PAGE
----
The tradition to watching television cartoons is a child’s fantasy; a fantasy that was created hundreds of years ago from a man known as Walt Disney. Walt Disney was a famous artist and businessman who created the world of cartoons. Disney had a great passion in cartoons and children. He wanted children to have their imaginations lightened by magical characters that would inspire them. Disney, as a child, had once said, “Dad, I’m going to make the name Disney famous.” That is when his dreams came to place (Tiek 1). As a young boy in Chicago, Disney enjoyed drawing people and turning them into characters. Drawing was his cartoon television as a child. He would draw animals and made a little biography about them. Disney loved animals more than he loved people. His imagination in art made his childhood special (Josephson 85). He believed that imagination was the only thing a child needs in order to live an amazing childhood. Disney tried to inspire him and others with little characters he made up on the top of his head (Green 43). At age fifteen, World War I was just starting. Disney wanted to do something to help during the war. He wanted to drop out of high school and join the military for war. Unfortunately, his parents would not let him. Therefore, he started to drive Red Cross ambulances to help instead (Tiek 16). During the war, Disney drew and took pictures for his high school newspaper. His impressive art skills amazed many classmates, teachers, parents, and outsiders around the city. After graduation, he was accepted to the Chicago Academy of Fine Arts. He took major arts classes and many photography classes there. Walt Disney henceforth became a master artist and photographer, and a great news reporter (Tiek 8). Walt and Roy Disney were the brothers of business. After Walt Disney stopped classes at the academy, he and his brother, Roy Disney, began to work in a filming business. Before, Walt and Roy Disney always made tiny puppet shows with paper, sticks, and a little stand and red curtains. Walt Disney would draw the characters and glue them on sticks, while the other manages the stand. They both made good publicity to people of the city and were confident enough to start a business together. Walt Disney always looked up to his brother with sympathy. After they grown up, Walt Disney was the dreamer and artist, and Roy Disney was the financial wizard. The studio had many accomplishments over a short period of time. They were admired and were eventually a big role model for other filming businesses. Their partnership was unique in a way that they overrode everything they ever dreamed of (Thomas 1-4). Both brothers wanted the same thing for their business; inspiration. The Disney Brothers wanted to inspire children and make their childhood the most special time of their whole life. They wanted happiness to spread around the world from the moment the shows and movies came out. The brothers did not want children to live a childhood full of work; washing dishes, folding laundry, or help garden around the house. They wanted kids to use their imaginations to make the world seem less complicated (Josephson 22). There was a reason why people have imagination, so why should it be wasted; use it for the sake of happiness. Happiness is a part of life, and imagination is the key to it. It lights up in the eyes of children when they found something they understand as little ones (Green 202). As a start off in the nations programming Walt and Roy Disney made short animated cartoons. They were silent shows with anonymous characters with different yet unique personalities. Walt Disney’s creation of characters was a shock to the world. He drew a picture over and over with something a little different, and when he flipped through them, it looked like they were moving. That is how he created the characters in all of his shows. His artist, Lillian Bounds, worked together in the business for a couple months. They eventually got married...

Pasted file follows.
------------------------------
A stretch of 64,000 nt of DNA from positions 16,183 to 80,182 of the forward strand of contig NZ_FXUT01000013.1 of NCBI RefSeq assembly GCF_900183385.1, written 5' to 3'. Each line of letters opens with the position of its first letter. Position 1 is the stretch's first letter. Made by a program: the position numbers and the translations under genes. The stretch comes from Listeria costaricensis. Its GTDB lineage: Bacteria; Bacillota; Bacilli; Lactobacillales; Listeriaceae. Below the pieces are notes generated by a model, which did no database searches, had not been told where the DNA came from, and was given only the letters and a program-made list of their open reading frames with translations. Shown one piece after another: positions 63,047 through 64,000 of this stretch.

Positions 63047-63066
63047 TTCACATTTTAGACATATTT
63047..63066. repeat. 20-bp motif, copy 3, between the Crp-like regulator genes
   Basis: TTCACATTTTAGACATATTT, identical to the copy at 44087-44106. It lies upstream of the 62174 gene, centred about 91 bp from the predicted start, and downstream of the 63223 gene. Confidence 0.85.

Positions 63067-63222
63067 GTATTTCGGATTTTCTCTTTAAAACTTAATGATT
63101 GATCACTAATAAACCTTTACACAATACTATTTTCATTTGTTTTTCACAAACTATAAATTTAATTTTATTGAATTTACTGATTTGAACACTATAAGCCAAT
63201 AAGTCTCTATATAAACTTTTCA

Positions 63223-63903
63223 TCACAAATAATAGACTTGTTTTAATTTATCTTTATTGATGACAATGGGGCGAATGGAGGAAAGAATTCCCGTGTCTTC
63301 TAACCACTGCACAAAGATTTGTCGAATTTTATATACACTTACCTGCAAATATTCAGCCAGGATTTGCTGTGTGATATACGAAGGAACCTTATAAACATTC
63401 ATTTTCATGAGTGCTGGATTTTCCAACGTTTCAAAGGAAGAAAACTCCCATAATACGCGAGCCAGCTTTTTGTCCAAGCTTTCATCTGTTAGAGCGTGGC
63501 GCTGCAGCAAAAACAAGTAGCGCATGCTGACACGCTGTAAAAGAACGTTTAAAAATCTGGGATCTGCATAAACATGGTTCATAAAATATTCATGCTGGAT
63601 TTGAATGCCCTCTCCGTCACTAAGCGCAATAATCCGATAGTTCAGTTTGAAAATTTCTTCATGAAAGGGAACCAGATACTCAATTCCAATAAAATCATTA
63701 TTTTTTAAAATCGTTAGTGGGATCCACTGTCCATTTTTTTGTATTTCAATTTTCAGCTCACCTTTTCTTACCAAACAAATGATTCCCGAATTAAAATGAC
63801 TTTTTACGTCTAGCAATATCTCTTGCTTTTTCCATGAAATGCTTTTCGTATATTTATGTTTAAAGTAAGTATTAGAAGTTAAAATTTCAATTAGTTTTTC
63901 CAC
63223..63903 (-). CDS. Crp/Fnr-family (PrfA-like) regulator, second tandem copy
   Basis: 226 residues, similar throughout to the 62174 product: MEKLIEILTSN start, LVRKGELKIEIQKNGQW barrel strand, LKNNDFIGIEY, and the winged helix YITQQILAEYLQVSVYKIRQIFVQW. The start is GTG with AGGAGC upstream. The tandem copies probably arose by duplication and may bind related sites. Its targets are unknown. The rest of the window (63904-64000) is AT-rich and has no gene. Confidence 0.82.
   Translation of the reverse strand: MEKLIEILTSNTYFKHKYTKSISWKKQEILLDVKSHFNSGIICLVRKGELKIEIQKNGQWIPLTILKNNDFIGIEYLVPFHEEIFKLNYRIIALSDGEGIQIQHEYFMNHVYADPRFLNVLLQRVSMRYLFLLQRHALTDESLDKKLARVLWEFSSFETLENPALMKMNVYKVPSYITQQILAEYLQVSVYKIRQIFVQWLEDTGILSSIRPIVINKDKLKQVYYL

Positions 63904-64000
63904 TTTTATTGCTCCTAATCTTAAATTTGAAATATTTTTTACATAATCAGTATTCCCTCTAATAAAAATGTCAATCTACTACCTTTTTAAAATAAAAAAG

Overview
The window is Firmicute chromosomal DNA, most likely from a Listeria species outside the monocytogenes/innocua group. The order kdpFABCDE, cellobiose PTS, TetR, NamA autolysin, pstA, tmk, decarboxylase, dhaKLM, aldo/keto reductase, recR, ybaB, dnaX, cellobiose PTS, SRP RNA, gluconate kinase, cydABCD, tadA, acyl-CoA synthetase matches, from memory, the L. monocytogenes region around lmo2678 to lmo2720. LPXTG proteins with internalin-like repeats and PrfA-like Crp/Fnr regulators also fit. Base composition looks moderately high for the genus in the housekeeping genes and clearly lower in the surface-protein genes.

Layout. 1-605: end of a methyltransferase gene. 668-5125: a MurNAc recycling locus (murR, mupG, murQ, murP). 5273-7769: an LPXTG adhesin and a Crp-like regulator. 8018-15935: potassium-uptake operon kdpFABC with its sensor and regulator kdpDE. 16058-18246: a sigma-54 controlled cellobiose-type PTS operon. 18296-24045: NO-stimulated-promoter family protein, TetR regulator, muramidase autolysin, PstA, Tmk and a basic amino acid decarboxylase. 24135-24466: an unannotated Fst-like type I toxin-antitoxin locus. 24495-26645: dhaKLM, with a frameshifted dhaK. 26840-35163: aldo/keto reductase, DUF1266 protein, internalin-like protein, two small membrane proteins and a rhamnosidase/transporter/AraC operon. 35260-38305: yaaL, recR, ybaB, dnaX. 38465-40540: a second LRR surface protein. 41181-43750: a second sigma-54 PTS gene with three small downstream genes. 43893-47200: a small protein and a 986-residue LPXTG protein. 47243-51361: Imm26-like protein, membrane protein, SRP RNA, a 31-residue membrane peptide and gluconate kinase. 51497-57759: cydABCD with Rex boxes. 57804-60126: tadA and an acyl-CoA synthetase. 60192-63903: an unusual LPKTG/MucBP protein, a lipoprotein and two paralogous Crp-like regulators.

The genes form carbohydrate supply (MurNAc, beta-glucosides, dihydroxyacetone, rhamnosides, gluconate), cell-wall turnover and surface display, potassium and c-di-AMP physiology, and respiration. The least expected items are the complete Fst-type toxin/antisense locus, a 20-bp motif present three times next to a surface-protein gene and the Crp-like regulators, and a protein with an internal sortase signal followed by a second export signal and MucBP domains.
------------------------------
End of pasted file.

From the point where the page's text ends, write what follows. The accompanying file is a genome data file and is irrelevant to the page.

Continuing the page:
Cited: Ford, Barbara. Walt Disney: A Biography. New York: Walter and Company, 1989.
Green, Amy Boothe and Howard E. Green. Remembering Walt: Favorite Memories of Walt
Disney. New York: Hyperion, 1998.
Josephson, Judith Pinkerton. Walt Disney: Genius of Entertainment. New Jersey. Enslow
Mosely, Leonard. Disney’s World: A Biography. New York: Stan and Day, 1989.
Thomas, Bob. Building a Company: Roy O. Disney and the Creation of an Entertainment
Empire. New York: Hyperion, 1998.
Tiek, Sarah. Walt Disney. Minnesota: ABDO, 2010.
Please join StudyMode to read the full document